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Andrew Fong

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Andrew Fong
鄺摄治
Member of Parliament for Kampong Chai Chee and Stamford
In office
1963 (1963) – 1988 (1988)
Parliamentary secretary to the Minister for Culture
In office
1963 (1963) – 1972 (1972)
PresidentYusof Ishak
Prime MinisterLee Kuan Yew
Preceded byFirst appointment
Succeeded byInche' Sha'ari Tadin
Parliamentary secretary to the Minister for Labour
In office
1972 (1972) – 1980 (1980)
PresidentBenjamin Sheares
Prime MinisterLee Kuan Yew
Preceded bySia Kah Hui
Succeeded byEugene Yap
Minister of State for Culture
In office
1980 (1980) – 1984 (1984)
PresidentDevan Nair
Prime MinisterLee Kuan Yew
Personal details
Born
Fong Sip Chee
NationalitySingaporean
Political partyPeople's Action Party (PAP)
OccupationPolitician, consultant

Andrew Fong, MAJ (SAF) (simplified Chinese: 邝摄治; traditional Chinese: 鄺摄治; pinyin: Kuàng Shè Zhì; 1938-1992), better known as Fong Sip Chee, was a Singaporean politician.

Early Life[edit]

Fong was born in Singapore in 1938, as the third of six siblings, two of whom passed away in early childhood.[1] His father, a Kuomintang cadre, was a professional accountant who ran a small rubber estate in Malaya.[2] The family emigrated to Singapore in the 1930s, running a business selling biscuits.[3] During the Japanese occupation, Fong helped run a stall with his parents selling sweet potato soup, and lived in what Fong described as a ‘downtown slum’.[3] He was enrolled in Catholic High School for two years, before he transferred to Beatty Secondary School.[3] He graduated with a Senior Cambridge General Certificate in 1957 and was employed with the Singapore Improvement Trust for a brief period of time.[3]

His first experience of politics was as a teenager, putting together a constitution for a small political union, writing circulars in Chinese and English.[3] He joined the People's Action Party in 1955, and attended the PAP Annual General Meeting in 1956.[3]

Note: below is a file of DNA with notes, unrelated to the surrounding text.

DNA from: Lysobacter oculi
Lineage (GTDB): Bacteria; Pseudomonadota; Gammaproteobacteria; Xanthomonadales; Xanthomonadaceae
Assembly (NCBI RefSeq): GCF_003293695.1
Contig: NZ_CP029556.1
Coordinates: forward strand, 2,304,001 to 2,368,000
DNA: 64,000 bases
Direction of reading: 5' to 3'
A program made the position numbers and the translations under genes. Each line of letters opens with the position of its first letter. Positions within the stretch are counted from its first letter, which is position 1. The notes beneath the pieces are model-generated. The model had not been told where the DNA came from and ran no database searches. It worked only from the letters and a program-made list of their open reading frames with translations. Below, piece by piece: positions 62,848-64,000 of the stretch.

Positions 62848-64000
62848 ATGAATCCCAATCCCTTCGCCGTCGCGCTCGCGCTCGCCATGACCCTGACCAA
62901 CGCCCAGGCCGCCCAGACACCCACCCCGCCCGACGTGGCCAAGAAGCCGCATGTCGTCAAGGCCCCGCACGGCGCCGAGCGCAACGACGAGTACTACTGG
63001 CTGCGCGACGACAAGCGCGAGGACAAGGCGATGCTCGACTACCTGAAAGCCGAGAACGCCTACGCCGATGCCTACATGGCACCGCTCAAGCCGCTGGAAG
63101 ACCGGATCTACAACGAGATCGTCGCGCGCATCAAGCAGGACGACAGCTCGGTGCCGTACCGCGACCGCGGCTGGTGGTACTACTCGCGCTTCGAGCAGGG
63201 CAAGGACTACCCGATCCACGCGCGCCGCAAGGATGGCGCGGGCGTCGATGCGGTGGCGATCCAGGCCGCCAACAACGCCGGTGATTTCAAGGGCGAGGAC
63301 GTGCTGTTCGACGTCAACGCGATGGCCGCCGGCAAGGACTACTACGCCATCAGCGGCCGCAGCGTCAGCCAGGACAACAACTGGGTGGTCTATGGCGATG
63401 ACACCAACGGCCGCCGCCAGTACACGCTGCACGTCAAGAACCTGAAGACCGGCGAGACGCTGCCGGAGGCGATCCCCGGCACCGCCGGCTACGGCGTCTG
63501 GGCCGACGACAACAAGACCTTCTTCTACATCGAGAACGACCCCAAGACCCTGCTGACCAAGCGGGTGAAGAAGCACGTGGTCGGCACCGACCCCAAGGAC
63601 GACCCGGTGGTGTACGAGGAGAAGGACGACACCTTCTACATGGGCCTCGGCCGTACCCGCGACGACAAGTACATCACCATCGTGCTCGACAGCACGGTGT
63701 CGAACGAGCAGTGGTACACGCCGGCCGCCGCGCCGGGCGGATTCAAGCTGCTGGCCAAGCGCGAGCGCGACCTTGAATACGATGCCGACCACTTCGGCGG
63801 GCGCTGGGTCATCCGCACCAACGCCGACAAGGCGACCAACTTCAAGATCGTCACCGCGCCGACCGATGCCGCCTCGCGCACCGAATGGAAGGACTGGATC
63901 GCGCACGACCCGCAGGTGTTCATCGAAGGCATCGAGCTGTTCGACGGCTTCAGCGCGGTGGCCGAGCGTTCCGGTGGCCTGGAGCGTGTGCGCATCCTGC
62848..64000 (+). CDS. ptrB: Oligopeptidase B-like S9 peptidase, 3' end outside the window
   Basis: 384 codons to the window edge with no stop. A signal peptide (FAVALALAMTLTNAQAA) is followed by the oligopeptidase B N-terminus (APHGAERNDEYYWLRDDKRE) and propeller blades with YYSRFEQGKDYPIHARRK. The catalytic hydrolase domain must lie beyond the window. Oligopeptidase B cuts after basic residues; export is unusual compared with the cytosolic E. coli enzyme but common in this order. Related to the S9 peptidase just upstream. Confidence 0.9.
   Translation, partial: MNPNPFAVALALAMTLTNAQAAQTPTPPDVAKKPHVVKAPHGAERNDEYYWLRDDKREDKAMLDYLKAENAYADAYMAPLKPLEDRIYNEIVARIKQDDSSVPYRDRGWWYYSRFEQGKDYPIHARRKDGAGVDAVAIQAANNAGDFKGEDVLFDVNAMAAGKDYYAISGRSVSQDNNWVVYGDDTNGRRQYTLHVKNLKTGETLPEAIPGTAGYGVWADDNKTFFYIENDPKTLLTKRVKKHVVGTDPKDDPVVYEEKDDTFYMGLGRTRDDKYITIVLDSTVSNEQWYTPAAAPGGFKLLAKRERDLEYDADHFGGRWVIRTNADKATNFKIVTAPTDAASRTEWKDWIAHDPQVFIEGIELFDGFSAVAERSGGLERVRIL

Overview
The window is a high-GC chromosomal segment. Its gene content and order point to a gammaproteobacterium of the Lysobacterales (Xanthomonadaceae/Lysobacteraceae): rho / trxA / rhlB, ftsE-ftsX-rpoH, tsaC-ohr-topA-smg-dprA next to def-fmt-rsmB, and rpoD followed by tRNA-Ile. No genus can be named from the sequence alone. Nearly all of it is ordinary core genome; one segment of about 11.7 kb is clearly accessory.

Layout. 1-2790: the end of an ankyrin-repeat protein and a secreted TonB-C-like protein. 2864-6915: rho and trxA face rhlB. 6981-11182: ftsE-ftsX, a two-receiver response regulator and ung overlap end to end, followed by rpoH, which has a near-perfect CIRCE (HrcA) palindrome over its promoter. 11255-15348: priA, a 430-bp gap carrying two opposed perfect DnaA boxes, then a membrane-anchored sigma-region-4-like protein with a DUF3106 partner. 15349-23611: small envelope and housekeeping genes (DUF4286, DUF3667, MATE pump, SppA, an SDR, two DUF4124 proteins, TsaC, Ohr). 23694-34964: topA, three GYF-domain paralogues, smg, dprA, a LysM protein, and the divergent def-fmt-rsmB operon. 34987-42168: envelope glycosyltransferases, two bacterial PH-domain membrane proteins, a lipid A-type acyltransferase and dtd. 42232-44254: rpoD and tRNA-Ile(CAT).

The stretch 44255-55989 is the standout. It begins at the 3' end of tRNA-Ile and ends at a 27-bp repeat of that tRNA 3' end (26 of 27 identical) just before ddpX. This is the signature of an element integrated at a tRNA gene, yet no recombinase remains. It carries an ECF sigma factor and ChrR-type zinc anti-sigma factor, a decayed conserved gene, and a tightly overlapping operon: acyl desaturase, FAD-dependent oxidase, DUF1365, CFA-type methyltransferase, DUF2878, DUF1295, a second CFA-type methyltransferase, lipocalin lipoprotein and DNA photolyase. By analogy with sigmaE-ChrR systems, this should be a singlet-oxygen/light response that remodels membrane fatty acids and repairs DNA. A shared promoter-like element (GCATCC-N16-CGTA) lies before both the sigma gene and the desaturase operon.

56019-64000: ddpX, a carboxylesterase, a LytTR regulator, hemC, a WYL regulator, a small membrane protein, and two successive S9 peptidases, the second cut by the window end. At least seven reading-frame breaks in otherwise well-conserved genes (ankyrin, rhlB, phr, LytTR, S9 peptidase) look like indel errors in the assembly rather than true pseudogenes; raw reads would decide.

Political Career[edit]

Fong was first elected as a Member of Parliament of Stamford constituency in 1963,[4] and served until 1976 when the constituency was merged with Telok Ayer.[5] He was Parliamentary Secretary to the Minister for Culture for the first two terms of Parliament until 1972, before he was appointed as Parliamentary Secretary to the Minister for Labour for a further two terms. Following the elections in 1980, he was appointed Minister of State for Culture, stepping down from the role in 1984, though still remaining an MP. He was known for his wit and repartee in sittings, and crossed swords repeatedly with J. B. Jeyaretnam, a prominent opposition figure from the Reform Party.

Fong became popular and successful as MP for Stamford, and earned the nickname ‘rat-catcher’ for his work in the constituency.[6] In 1976, he was fielded as the PAP candidate for Kampong Chai Chee against J. B. Jeyaretnam. On election day in 1976, Jeyaretnam reportedly approached Fong on a walk-about in Chai Chee, remarking: “So, you are the rat catcher." To this, Fong replied: "I am going to have the best catch today." He won by a margin of 20%, and remained as MP for Kampong Chai Chee for another three terms before he retired in 1988.[7]

Personal life[edit]

Fong read widely and was fluent in English, Mandarin Chinese, Cantonese, Malay, Hainanese, and Kek, among other Chinese dialects. He wrote two books in English, one titled The PAP Story,[8] which chronicled the early days of the PAP and its political activities leading to independence, and another titled The Language Question, on the development of Singlish.

Fong was a devout Christian. He married and had two sons. One, Arthur Fong, is a banker and former Member of Parliament for West Coast GRC.

Fong passed away on 6 December 1992 from lung cancer. He was 54.

References[edit]

  1. Oral History Interviews: Fong Sip Chee.
  2. Hagan, J and Wells, A (2005). The British and rubber in Malaya c. 1890-1940. University of Wollongong
  3. 3.0 3.1 3.2 3.3 3.4 3.5 n 1, above
  4. Wikipedia article, Results of the Singaporean general election, 1963
  5. Wikipedia article, Telok Ayer
  6. ""I thought that dawn had come to the political landscape of Singapore"". Inside Story. 27 March 2015. Retrieved 12 May 2018.
  7. n 11, above
  8. Fong, Andrew. The PAP Story: The Pioneering Years. ISBN 9-78-997194101-7. Search this book on Amazon.com Logo.png


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